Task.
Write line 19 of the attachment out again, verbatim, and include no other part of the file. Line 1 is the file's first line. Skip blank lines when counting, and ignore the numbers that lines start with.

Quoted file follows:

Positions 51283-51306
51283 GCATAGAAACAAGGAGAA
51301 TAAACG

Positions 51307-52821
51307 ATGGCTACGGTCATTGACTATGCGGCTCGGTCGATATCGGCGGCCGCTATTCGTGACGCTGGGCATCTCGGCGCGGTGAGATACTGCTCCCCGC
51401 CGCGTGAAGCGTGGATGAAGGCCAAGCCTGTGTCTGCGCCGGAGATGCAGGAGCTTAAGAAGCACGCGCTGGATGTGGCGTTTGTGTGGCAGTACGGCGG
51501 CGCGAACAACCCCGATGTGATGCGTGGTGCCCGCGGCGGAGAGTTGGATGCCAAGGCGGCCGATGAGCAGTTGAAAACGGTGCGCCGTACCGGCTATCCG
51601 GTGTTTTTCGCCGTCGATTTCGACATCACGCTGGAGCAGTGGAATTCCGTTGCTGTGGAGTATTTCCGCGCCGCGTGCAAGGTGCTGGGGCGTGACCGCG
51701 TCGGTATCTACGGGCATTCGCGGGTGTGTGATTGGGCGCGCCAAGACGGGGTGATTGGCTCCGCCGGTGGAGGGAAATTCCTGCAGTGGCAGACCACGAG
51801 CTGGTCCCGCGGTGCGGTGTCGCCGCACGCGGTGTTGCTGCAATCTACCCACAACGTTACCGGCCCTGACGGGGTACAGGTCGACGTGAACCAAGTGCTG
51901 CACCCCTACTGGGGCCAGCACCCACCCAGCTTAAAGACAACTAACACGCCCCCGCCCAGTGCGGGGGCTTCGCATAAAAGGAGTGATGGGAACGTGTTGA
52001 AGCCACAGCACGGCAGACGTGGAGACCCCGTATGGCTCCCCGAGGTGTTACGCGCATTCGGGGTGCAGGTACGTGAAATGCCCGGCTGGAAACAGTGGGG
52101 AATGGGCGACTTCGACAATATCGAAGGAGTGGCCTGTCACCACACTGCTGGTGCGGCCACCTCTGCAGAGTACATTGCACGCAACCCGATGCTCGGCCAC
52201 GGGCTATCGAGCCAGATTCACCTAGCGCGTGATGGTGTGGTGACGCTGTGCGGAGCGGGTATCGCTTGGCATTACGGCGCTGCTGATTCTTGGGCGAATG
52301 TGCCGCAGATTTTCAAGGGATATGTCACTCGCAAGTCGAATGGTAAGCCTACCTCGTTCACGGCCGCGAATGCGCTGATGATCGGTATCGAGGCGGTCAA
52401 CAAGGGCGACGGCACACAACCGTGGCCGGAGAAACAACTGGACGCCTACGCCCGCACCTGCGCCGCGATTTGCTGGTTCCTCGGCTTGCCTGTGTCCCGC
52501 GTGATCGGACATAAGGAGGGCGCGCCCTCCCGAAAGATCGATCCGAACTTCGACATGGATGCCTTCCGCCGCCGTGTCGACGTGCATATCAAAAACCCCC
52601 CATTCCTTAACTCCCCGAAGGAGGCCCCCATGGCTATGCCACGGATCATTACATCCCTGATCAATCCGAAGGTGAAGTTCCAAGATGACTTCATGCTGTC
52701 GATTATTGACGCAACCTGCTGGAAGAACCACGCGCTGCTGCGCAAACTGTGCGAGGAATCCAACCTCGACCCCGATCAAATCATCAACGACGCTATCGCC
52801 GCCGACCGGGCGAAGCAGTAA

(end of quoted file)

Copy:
52701 GATTATTGACGCAACCTGCTGGAAGAACCACGCGCTGCTGCGCAAACTGTGCGAGGAATCCAACCTCGACCCCGATCAAATCATCAACGACGCTATCGCC